Rural resentment of urban and suburban areas has existed for a long time, but the election of 2016 was the first instance in which a presidential candidate exploited it well enough to make it a major deciding factor, political scientist Joe Heim says in assessing Donald Trump’s victory.
The increasingly negative polarization of the country will have long-term implications, Heim told an SRO crowd of more than 150 people Wednesday at the Interfaith Leaders’ Coalition’s Community Conversations program at English Lutheran Church in La Crosse.
“If you play on resentment, I don’t think that is very good for the country, long-term,” he said.
Rural residents’ resentment “has been building for many, many years,” said Heim, who is public administration professor emeritus at the University of Wisconsin-La Crosse.
Republican Gov. Scott Walker “recognized the value of rural resentment” first, said Heim, who referred to UW-Madison professor Katherine Cramer’s book, “The Politics of Resentment: Rural Consciousness in Wisconsin and the Rise of Scott Walker” as providing a good analysis of the electoral atmosphere.
Heim confessed to an initial skepticism about Cramer’s technique of meeting regularly and repeatedly with “old white guys” in rural areas to develop her theories because he relies more on polls.
“I was wrong,” he said.
Even though the rural sector doesn’t constitute the majority in a country with so many people concentrated on the East and West coasts and in urban areas, “a significant minority was awakened by Trump and Walker,” Heim said.
They moved the needle enough to give Trump an Electoral College victory even though Democratic candidate Hillary Clinton beat him by about 3 million popular votes, he said.
The rural-urban-suburban enmity was apparent in Trump’s win over Clinton in several respects, Heim said, with factors including:
- Distrust of American institutions, including government agencies such as the federal Justice Department and FBI, both of which Trump has undercut with unbridled criticism. “I do not think this is healthy,” Heim said.
- Distrust of Washington, which Trump nurtured with his “drain-the-swamp” mantra.
- A slow and uneven economic recovery from the Great Recession of 2007-09.
- “Clinton thought the election would fall into her hands because, by God, nobody would vote for that guy,” he said, resulting in missteps such as her not coming to Wisconsin because she thought she had a lock on the Badger State.
- Trump exploited the rural angst, which Heim said could be “political intuition or luck, but in Donald Trump’s case, I’m not sure which it was.”
Contributing to the acrimony from rural areas were feelings that nobody cares about rural decay; a sense that teachers, college professors and minorities in urban and suburban areas receive preferential treatment; political elites look down on rural residents; undeserving people receive welfare benefits and racial resentment, he said.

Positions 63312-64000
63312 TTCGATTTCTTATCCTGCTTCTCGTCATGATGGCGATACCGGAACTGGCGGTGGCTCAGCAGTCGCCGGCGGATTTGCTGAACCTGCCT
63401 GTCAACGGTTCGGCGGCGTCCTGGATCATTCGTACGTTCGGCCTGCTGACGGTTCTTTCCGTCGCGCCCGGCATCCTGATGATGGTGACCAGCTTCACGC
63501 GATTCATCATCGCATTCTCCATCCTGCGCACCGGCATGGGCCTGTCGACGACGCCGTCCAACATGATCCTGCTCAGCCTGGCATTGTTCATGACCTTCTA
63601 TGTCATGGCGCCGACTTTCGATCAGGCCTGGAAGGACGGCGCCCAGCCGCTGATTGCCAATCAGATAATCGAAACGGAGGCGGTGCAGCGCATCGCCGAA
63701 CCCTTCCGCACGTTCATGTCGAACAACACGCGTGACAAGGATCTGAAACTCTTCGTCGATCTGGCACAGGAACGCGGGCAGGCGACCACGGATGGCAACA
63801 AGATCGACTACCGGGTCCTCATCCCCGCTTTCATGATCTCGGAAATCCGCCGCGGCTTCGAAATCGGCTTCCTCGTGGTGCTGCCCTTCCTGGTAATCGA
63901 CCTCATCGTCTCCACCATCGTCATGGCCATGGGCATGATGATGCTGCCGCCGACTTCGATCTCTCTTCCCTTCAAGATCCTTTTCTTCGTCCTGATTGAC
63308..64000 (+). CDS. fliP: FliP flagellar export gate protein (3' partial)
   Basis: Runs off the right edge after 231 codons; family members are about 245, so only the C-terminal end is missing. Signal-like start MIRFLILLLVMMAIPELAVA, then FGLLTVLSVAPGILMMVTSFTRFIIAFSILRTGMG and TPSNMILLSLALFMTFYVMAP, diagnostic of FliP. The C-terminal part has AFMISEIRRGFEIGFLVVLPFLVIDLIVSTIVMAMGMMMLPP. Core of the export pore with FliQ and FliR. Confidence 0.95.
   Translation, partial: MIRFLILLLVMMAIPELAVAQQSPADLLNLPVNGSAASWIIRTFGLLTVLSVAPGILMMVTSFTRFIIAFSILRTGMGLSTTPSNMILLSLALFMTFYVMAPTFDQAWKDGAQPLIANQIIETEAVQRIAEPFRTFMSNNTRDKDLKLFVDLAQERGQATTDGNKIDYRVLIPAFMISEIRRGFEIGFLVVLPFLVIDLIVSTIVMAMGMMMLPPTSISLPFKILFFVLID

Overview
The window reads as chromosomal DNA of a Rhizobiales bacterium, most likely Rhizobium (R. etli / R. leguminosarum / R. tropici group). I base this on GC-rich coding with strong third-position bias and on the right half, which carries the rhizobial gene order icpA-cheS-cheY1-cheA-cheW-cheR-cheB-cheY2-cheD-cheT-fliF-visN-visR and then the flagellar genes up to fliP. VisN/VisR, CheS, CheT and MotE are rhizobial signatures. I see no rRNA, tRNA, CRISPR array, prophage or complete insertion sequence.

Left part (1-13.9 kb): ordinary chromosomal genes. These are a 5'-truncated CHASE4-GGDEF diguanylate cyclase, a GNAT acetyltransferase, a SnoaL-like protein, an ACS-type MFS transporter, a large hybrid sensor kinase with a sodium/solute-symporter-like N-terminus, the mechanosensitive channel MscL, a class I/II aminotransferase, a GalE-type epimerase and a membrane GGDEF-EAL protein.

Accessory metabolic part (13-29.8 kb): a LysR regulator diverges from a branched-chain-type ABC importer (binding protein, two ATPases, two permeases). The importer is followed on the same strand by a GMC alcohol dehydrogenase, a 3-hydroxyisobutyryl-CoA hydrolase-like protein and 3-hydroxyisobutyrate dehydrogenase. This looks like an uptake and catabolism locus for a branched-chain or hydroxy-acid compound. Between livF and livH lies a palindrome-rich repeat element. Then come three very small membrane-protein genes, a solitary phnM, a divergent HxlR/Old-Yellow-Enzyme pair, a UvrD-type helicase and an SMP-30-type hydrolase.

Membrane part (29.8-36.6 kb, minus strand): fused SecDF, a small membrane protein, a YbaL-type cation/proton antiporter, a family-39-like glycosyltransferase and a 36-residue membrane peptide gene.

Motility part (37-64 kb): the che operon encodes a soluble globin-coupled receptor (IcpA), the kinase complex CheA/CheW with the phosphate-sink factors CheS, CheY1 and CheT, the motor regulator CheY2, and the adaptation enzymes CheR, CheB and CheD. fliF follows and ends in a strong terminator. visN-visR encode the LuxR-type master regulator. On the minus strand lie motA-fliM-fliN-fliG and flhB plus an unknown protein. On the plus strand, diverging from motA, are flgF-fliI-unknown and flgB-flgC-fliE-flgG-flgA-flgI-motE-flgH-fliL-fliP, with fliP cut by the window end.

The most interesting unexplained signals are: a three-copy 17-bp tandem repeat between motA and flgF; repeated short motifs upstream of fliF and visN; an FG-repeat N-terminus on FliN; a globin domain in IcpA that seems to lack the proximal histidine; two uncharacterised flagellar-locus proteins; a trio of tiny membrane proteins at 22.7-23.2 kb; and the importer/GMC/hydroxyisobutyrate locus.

White and nonwhite voters even in rural areas clearly took sides in the presidential election, Heim said, noting that rural whites generally voted for Trump, while rural nonwhites supported Clinton.
The traditional blue-red rivalry has devolved into increasing polarity and political incivility, demonization and vilification of opposing views, he said.
Walker has honed his catering to rural interests to the extent that he has an advantage in seeking to become only the second Wisconsin governor elected to three terms — with the only other one being fellow Republican Tommy Thompson, he said.
For example, “Walker is very much opposed to a gas tax increase,” a position that gains favor in rural areas where people drive a lot, Heim said.
Although there is no way to determine exactly how much influence Russian meddling might have affected the presidential election outcome, Russians proved adept at tapping into rural resentment and definitely had some effect, Heim said.
Heim displayed a map showing that at least 20 Wisconsin counties shifted voting allegiances from Barack Obama in 2008 and 2012 to Trump in 2016, adding, “Southwest Wisconsin counties are fertile for shifting.”
Part of the reason Obama voters switched was because Obama fell short of expectations, Heim said.
“He’ll go down as one of our better presidents, but he didn’t accomplish as much as he had hoped,” he said, adding that it is up to the individual to determine whether the blame lies at the feet of Republicans who obstructed his agenda or his own track record.
Then there is the issue of whether people voted for Trump and his agenda or just against Clinton, he said, with the Wisconsin split seeming to be half and half, he said.
The looming question is whether the country’s apparent shift toward embracing the negative is permanent or temporary, he said.
“So far, Trump’s base is sticking with him,” he said.
Asked how 45 maintains almost unwavering support among evangelical Christians despite the furor surrounding sexual allegations and his demeaning attitudes toward so many, Heim said, “Evangelical (views) seem to be less religion dominated than you might think.”
Abortion seems to be the main underpinning of evangelical support for Trump, even though “presidents don’t have any control over abortion,” he said.
“I would like to know” what motivates evangelicals’ fervor in backing Trump, he said.
“They seem to forgive a lot of things Donald Trump does that doesn’t seem like they are particularly forgivable,” Heim said.